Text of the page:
We've always been a big fan of Bont shoes, but we had limited experience with the Bont Riot + shoes. However, their technical performance has us wishing we'd grabbed a pair sooner.
With performance that dwarfs their price tag, the Bont Riot + shoes have landed themselves a spot on the Cycling Weekly Editor's Choice list for 2017.
The £149.99 price tag might have many disputing the entry level claim from Bont. But, in defence of the Aussie company, for the money you'll be getting as much technology and performance as many rivals offer at a much higher price point.
Being able to heat mould the Bonts makes fine tuning the fit of the shoes nice and easy, and you can do it as many times as you need if you feel like you can't get it spot on. However, we've been very happy with them straight out of the box and that continues with the Bont Riot Road+'s.
The trickle down effect of technology is evident, as not only do the Bont Riot Road+ do away with the ratchet system for a Boa tightening system - that allows for a better overall secure fit - it also sees it incorporate a 'power transfer platform and anatomical shaping with competition grade materials'.
The sole is a mixture of carbon and fibreglass which offers up a massive amount of stiffness which can match high end full carbon models. Better still, compared with the original Vaypor shoes they allow for a little less stiffness and touch more comfort, meaning more feet should suit these booties.
Sticking with the sole - that base on these cycling shoes does scratch quiet easily, which is annoying, and those scratches really do show. Our only other small gripe is that the material on the top of the shoe can bunch if not set right.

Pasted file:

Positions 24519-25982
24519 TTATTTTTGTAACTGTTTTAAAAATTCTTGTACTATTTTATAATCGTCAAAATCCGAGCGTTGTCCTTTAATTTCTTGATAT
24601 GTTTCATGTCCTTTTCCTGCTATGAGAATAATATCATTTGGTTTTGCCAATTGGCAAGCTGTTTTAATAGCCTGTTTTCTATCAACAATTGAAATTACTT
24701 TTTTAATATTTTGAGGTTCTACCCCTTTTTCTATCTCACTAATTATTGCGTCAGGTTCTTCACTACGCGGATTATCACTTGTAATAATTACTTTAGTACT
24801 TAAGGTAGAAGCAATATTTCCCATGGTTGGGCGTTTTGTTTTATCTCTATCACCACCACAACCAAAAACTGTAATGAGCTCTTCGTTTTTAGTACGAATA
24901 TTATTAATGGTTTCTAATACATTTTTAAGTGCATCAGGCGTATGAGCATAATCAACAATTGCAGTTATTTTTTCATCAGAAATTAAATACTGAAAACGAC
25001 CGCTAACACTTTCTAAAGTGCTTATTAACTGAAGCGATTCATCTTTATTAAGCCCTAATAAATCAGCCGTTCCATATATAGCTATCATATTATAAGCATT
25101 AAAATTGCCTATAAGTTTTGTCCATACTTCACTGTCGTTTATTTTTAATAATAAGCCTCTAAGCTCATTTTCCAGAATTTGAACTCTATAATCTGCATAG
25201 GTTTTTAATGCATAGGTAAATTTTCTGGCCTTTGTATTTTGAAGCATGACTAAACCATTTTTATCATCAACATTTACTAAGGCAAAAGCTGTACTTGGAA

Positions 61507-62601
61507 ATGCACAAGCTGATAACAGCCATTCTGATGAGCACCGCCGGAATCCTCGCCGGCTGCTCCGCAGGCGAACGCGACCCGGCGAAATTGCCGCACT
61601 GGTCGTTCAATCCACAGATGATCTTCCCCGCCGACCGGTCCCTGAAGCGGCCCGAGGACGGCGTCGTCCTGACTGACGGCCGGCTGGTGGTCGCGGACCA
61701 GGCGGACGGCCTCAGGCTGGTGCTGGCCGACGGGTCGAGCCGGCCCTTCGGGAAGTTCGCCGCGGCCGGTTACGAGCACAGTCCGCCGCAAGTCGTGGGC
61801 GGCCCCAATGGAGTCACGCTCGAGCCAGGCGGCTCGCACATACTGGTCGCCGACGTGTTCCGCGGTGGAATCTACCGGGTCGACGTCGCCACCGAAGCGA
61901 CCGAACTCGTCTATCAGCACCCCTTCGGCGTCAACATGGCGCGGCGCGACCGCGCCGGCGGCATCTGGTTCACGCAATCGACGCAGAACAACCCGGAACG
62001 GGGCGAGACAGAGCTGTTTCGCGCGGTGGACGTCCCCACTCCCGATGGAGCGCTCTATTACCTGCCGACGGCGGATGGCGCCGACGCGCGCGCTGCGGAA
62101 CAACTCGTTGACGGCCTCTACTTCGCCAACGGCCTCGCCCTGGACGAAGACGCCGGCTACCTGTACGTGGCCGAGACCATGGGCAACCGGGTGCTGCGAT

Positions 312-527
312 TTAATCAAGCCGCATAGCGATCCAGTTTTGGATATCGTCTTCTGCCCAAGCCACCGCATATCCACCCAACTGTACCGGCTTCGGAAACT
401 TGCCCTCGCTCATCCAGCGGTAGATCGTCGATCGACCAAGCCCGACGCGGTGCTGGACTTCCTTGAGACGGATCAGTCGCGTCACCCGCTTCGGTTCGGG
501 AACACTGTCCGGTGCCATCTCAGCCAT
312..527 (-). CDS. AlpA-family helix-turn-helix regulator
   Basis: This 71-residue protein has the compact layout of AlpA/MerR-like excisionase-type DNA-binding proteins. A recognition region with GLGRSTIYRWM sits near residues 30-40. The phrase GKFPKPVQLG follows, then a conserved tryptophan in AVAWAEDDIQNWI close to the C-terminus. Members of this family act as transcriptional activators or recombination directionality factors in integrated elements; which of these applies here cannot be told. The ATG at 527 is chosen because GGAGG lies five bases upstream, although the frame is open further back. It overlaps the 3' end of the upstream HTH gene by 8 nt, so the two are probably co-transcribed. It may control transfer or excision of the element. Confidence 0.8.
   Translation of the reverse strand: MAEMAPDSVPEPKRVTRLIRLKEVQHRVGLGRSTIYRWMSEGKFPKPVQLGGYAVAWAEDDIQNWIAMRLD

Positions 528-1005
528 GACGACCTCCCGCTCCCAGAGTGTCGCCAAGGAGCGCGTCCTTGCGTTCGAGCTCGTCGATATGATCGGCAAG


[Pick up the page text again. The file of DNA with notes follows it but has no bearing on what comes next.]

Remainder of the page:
You do get an option of five colours; lime/charcoal, matt black/black, mega crimson/khaki, midnight/mega crimson and pearl white/black and they also come in all sizes from 39 to 50 not including half sizes.
For a penny under £150, the Bont Riot+ shoes offer technical performance that could rival shoes well over their price tag.
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Symon Lewis joined Cycling Weekly as an Editorial Assistant in 2010, he went on to become a Tech Writer in 2014 before being promoted to Tech Editor in 2015 before taking on a role managing Video and Tech in 2019. Lewis discovered cycling via Herne Hill Velodrome, where he was renowned for his prolific performances, and spent two years as a coach at the South London velodrome.
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